Certificates – Simple explanation

I’ve encountered quite a few people not quite sure on how certificates work. I posted a rather simplified explenation on the matter on Technet and just wanted to add it here.

Trusts and Certificates
Certificates consists of certificate chains. Look at each link in the chain as a certificate. When ever you browse a https site(SSL), you are requesting the certificate information.
For a certificate to be trusted, you need to trust the top level of the chain(Certificate Authority Root) and sometimes the Intermediate Certificate Authority. If you open a certificate and look at the Certificate Path, you will see this full chain of certificates.

When you buy a certificate from a public provider, the Root and Intermediate certificates are already located in the computers Certificate Store. (Trusted Root Certification Authorities)
This means that you computer already trusts the provider of the certificate and therefore your certificate is also trusted. This also applies to any other Windows computer.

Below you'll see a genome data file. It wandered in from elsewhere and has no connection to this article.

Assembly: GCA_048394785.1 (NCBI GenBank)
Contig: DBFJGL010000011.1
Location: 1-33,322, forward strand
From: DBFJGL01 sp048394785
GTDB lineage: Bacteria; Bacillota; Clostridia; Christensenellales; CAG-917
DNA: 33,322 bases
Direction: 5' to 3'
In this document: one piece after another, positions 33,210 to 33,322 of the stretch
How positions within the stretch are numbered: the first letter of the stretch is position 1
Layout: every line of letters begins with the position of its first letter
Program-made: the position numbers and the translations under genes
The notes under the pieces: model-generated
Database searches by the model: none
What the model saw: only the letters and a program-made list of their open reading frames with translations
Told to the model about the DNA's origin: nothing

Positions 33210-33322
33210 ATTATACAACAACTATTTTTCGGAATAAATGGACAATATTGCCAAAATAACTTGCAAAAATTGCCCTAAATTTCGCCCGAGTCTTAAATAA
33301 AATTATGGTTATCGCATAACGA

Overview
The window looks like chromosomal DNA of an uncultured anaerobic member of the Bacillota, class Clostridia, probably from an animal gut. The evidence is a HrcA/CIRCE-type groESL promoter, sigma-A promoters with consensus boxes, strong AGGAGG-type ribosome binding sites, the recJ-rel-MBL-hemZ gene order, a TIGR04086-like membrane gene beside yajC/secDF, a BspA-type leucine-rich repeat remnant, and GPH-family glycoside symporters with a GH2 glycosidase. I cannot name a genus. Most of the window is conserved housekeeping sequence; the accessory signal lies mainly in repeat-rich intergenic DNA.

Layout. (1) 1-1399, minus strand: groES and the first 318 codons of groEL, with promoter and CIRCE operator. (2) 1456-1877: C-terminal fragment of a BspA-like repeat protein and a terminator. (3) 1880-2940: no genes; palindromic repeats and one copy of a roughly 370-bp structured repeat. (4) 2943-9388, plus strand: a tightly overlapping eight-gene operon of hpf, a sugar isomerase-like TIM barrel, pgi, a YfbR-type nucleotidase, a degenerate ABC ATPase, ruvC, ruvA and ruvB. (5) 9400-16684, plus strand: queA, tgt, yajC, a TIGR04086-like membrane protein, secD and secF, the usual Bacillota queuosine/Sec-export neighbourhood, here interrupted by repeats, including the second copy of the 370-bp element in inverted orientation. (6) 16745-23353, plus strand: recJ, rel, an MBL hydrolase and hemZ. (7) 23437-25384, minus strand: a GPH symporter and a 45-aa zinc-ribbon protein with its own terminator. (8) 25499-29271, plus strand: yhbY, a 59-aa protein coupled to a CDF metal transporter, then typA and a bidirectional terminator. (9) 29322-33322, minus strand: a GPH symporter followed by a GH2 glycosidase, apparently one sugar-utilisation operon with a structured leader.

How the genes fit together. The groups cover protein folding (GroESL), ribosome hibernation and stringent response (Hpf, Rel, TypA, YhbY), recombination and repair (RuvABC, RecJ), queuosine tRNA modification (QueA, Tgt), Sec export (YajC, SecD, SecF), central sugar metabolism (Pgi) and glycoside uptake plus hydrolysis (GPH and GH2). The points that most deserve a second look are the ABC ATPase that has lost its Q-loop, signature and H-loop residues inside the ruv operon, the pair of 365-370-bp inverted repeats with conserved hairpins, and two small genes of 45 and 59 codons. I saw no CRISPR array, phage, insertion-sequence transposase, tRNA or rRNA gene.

With a self-signed certificate, no one has the provider located in the Trusted Root Certificate Authorities by default. Why should I trust you as a certificate provider anyway? 🙂

Names and certificates
When certificates are created, they are bound to a specific name. This can be either explicitly defined: ‘jesper.contoso.com’ or wildcard: ‘*.contoso.com’
The difference between those two is, jesper.contoso.com will only work for jesper.contoso.com. *.contoso.com will work for James.contoso.com, John.contoso.com or Jesper.contoso.com

The certificate name does not affect what comes after the domain. ‘jesper.contoso.com/rum’ is absolutely the same as ‘jesper.contoso.com/whisky’ in terms of certificates.
A certificate can contain multiple names, called SAN(Subject Alternative Name) – But thats another story, which is not relevant right now.

Keys and Certificates
Not all applications requires the private key. Usually an application in the Microsoft universe will request either .cer (Which is without the private key) or a .pfx (Which is including the private key)
The .cer certificate is used against anything public facing. The .cer can be downloaded from your sites if you view the certificate available. This will not include the private key. A .pfx is obtainable from the server itself by exporting the certificate including the private key. If you cannot export with private key, the certificate either does not include the private key or the private key is not marked for export.

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